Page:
In his first major exhibition, Alexander Dakers has been hosting his various styles of art at the Bournemouth International Centre in aid of Dorset Blind and Amnesty International.
The Bournemouth based artist originally from Argyll and Bute, Scotland, has been aiming to raise funds for both charities, through his unique varieties of art.
A main motivation for his artwork is his admiration for Amnesty International. The charity is especially important to Alexander because of the work they did to free his grandfather from political imprisonment in Chile.
“I personally lost quite a bit of money on the equipment and things like that. However, it was never in the considerations because we are giving something to Amnesty [International] to say thank you,” said Alexander.
Alexander’s grandfather Leopoldo Osorio was imprisoned in Chile – sentenced for 30 years – but with the help of Amnesty International he was freed after just three years.
“I look at it as something like a Nelson Mandela scenario. What he went through was unimaginable,” said Alexander.
Leopoldo worked with Chilean president Salvador Allende, who was overthrown by a military coup on September 11, 1973, led by Augusto Pinochet. According to a government report, at least 3,000 people were killed, while around 29,000 were tortured under the Pinochet regime.
In his last art show, held at the Norfolk Royale Hotel, Alexander raised £3,000 for Amnesty international.
Alexander was also raising money for the Dorset Blind charity at his exhibition. Walk up the stairs of the BIC and immediately in front of you is the Dorset Blind tent. Guarded from the rest of the exhibition, the tent conceals specially produced works that allow both the blind to immerse themselves into the exhibition. “I’m giving them that opportunity now,” said Alexander.
Before going into the tent, you are handed a blindfold, then guided round to the first of the piece. You’re invited to place your hands on the canvass, feeling each ridge and shape, put there by Alexander to help those with visual impairments share in the experience of the exhibition.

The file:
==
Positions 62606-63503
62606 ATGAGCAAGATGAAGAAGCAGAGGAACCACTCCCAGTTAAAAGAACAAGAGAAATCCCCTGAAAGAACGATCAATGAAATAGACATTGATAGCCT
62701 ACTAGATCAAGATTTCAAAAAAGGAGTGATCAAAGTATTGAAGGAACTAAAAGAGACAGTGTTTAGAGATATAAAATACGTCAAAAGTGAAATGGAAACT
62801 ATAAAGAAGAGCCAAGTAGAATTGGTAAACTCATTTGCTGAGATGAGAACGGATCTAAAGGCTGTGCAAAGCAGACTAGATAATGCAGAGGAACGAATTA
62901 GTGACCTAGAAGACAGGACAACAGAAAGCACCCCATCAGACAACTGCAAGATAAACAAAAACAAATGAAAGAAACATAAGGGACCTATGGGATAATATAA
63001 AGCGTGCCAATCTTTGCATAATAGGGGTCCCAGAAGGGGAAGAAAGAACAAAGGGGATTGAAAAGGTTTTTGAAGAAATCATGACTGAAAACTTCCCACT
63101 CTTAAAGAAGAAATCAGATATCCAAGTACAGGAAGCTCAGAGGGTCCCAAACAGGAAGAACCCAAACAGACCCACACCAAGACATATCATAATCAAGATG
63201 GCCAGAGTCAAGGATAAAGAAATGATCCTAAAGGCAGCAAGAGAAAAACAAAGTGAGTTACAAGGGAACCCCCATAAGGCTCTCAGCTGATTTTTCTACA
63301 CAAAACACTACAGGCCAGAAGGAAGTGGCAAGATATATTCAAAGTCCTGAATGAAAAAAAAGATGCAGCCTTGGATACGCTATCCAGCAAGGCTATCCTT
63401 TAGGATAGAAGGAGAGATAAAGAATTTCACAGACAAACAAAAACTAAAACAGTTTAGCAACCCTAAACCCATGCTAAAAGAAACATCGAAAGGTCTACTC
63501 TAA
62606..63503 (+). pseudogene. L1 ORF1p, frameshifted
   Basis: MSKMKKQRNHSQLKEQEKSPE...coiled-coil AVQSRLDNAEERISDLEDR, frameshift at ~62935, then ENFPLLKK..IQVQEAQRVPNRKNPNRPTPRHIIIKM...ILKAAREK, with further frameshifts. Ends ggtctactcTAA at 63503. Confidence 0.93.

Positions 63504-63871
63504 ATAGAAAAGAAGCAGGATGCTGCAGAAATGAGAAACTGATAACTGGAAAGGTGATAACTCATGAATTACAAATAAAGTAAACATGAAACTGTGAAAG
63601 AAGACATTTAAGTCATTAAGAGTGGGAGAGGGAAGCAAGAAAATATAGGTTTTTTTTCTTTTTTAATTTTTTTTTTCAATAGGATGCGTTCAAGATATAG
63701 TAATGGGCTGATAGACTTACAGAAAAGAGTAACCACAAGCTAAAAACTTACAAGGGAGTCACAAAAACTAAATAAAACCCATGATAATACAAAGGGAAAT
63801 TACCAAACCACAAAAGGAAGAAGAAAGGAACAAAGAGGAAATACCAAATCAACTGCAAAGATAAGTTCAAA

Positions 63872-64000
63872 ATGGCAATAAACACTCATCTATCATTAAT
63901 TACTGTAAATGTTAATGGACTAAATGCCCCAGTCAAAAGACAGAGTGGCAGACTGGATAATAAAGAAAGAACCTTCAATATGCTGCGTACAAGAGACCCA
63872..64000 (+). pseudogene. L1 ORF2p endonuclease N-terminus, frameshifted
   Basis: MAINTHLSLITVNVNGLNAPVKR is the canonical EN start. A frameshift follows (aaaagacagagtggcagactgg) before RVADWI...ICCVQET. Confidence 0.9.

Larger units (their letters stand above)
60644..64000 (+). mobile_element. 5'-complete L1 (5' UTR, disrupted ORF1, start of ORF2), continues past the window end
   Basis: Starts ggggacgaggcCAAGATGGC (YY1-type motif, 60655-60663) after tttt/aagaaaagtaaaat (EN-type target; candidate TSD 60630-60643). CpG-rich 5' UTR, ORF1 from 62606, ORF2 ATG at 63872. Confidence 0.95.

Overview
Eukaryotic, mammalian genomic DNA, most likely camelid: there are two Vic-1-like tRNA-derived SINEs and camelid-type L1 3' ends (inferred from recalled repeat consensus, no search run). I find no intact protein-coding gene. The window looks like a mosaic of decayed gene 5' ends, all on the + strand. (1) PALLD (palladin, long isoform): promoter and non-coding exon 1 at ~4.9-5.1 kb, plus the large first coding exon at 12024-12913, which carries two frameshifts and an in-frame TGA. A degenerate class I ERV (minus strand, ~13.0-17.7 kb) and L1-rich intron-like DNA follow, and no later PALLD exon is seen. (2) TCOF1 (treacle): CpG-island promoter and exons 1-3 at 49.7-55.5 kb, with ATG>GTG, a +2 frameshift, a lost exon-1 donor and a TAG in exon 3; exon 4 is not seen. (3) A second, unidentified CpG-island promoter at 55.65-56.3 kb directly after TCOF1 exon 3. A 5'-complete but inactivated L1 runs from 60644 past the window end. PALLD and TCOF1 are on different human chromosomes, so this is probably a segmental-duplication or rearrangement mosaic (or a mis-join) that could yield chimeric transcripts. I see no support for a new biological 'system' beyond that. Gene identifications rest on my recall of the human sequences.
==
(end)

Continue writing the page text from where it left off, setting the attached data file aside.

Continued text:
Alexander was keen to help out the local charity after being introduced to them and strongly supported the work they did. “That’s one of the projects that really grasped me. I thought what would you do if it was one of your children that was blind, what kind of opportunities are they going to have.”
But not only does this experimental artwork allow the visually impaired a glimpse into the sights we get to see at exhibitions such as Alexander’s, it also give us the opportunity to peer into their world briefly to realise just how much we rely on our eyes. “It does give us how lucky we are that we can actually see and what it’s like to be in their world for that split five minutes,” said Alexander.
Continuing on the trend of textured art, much of Alexander’s art come off the canvass. A number of his pieces are built up, adding a different dimension to that of just something behind a frame. Alexander discussed the various methods he uses, including working with “layers-upon-layers”, recognising this to be a weak point in his early career, admitting that critics comment on his work being too varied, which is something he hopes he can work on as he progresses in his art.
This being Alexander’s first major exhibition, he is now hoping to move forward with his work. “I would like to get to London. I’d like to have Tate Modern or I’d like to have Mayfair.”